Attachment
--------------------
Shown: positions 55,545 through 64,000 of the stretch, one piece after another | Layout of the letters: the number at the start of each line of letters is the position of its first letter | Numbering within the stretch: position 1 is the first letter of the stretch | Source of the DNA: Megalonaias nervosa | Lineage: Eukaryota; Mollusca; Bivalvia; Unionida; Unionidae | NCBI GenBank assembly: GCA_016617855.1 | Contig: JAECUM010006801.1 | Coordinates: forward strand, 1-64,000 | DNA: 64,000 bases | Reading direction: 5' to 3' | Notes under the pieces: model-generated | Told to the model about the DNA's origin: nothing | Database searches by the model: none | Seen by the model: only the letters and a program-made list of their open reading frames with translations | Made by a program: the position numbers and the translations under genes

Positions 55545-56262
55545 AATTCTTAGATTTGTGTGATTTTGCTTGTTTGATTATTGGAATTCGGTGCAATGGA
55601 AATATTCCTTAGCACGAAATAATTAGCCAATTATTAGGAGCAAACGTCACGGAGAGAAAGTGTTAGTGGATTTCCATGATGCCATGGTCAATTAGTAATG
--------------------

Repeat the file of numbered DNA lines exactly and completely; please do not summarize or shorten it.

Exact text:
Shown: positions 55,545 through 64,000 of the stretch, one piece after another | Layout of the letters: the number at the start of each line of letters is the position of its first letter | Numbering within the stretch: position 1 is the first letter of the stretch | Source of the DNA: Megalonaias nervosa | Lineage: Eukaryota; Mollusca; Bivalvia; Unionida; Unionidae | NCBI GenBank assembly: GCA_016617855.1 | Contig: JAECUM010006801.1 | Coordinates: forward strand, 1-64,000 | DNA: 64,000 bases | Reading direction: 5' to 3' | Notes under the pieces: model-generated | Told to the model about the DNA's origin: nothing | Database searches by the model: none | Seen by the model: only the letters and a program-made list of their open reading frames with translations | Made by a program: the position numbers and the translations under genes

Positions 55545-56262
55545 AATTCTTAGATTTGTGTGATTTTGCTTGTTTGATTATTGGAATTCGGTGCAATGGA
55601 AATATTCCTTAGCACGAAATAATTAGCCAATTATTAGGAGCAAACGTCACGGAGAGAAAGTGTTAGTGGATTTCCATGATGCCATGGTCAATTAGTAATG